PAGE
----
China’s Big Fund provides the domestic semiconductor industry considerable leverage against US sanctions as AMEC receives financing unaffected by US blacklist
As a major supplier of semiconductor etching equipment in domestic China, AMEC specializes in substrate etching technologies. The company provides products which are used for 8-inch/12-inch wafer fabrication and are compatible with 65nm-5nm process technologies. In addition, AMEC has also been actively developing CVD (chemical vapor deposition) equipment, making it an indispensable part of the Chinese semiconductor supply chain.
AMEC effectively had its overseas financing sources cut off after being blacklisted by the US Department of Defense in January 2021. Now that the Big Fund Phase 2 has infused AMEC with CN¥8.207 billion of investment capital, the company is no longer threatened by its inclusion on the economic blacklist. Hence, the substantial Big Fund Phase 2 has also become an important instrument in China’s fight against US sanctions amidst a persistent trade war currently taking place between the two countries.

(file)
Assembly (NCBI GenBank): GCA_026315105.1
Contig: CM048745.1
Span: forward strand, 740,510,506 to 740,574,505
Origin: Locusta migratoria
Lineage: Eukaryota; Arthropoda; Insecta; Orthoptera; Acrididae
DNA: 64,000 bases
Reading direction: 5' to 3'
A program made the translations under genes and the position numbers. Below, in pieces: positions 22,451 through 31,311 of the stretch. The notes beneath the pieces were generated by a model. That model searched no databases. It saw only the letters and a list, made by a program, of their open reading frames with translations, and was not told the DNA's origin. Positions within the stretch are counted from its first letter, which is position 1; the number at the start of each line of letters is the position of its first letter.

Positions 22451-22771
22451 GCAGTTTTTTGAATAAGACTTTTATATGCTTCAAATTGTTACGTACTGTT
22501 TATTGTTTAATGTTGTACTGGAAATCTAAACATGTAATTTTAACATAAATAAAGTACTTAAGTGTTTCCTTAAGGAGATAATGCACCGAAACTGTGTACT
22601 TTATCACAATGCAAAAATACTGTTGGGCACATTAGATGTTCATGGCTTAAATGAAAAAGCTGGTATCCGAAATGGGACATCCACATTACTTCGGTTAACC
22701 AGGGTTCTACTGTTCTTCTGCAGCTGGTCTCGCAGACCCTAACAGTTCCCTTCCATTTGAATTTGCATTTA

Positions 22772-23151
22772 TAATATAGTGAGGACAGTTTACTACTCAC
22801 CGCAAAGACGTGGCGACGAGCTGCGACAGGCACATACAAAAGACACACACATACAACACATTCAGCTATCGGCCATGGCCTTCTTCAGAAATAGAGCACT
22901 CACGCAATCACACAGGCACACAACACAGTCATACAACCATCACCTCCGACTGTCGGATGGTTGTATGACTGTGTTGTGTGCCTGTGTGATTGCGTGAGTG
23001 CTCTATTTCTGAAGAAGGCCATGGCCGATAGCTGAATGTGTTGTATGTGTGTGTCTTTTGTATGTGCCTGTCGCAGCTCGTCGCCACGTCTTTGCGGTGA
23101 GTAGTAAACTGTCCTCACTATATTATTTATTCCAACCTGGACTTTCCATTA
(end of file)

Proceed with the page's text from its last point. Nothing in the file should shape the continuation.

Some of the advantages of third-generation semiconductors SiC and GaN include their ability to operate under high voltages, high temperatures （for SiC）, and high frequencies（for GaN）. Not only do these advantages allow manufacturers to significantly reduce the physical sizes of chips, but peripheral circuit designs can also be simplified as a result, thereby further reducing the sizes of modules, peripheral components, and cooling systems. That is why SiC and GaN have become important strategic focuses of the global semiconductor industry.
As part of its ongoing goal of semiconductor independence, China has been accelerating the development of third-generation semiconductors in recent years
From the perspective of substrate development, countries find it difficult to procure SiC substrates due to the lack of production capacities worldwide. Hence, the ability to control the supply of SiC substrates equals having more influence in the semiconductor industry. The current ranking of geographical regions that control the supply of SiC substrates is, in order, the US （Cree and II-VI）, Japan （Rohm）, and Europe （STM）.